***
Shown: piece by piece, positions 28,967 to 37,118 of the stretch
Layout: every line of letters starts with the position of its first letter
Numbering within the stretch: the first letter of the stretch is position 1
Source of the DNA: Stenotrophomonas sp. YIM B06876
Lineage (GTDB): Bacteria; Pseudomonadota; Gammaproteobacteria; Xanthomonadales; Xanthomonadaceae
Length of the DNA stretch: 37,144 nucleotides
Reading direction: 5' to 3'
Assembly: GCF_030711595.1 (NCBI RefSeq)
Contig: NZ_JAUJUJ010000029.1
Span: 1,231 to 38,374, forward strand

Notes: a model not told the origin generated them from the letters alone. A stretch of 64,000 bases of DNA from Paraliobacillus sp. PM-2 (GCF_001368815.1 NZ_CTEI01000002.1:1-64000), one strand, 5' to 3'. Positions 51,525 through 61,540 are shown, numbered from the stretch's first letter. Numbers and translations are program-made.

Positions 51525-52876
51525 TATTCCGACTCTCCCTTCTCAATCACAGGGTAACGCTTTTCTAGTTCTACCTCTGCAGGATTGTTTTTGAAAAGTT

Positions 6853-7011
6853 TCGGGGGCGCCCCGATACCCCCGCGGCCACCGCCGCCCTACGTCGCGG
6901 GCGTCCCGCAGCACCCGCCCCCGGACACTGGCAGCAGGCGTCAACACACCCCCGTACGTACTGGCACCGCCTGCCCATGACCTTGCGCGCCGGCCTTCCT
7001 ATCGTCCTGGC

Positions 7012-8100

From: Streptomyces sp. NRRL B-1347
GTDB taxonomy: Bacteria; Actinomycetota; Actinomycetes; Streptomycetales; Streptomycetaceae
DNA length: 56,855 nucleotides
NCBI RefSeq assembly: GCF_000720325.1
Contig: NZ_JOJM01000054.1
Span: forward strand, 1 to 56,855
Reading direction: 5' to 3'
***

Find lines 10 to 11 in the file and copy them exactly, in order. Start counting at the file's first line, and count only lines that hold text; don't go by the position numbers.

Span: 1,231 to 38,374, forward strand

Notes: a model not told the origin generated them from the letters alone. A stretch of 64,000 bases of DNA from Paraliobacillus sp. PM-2 (GCF_001368815.1 NZ_CTEI01000002.1:1-64000), one strand, 5' to 3'. Positions 51,525 through 61,540 are shown, numbered from the stretch's first letter. Numbers and translations are program-made.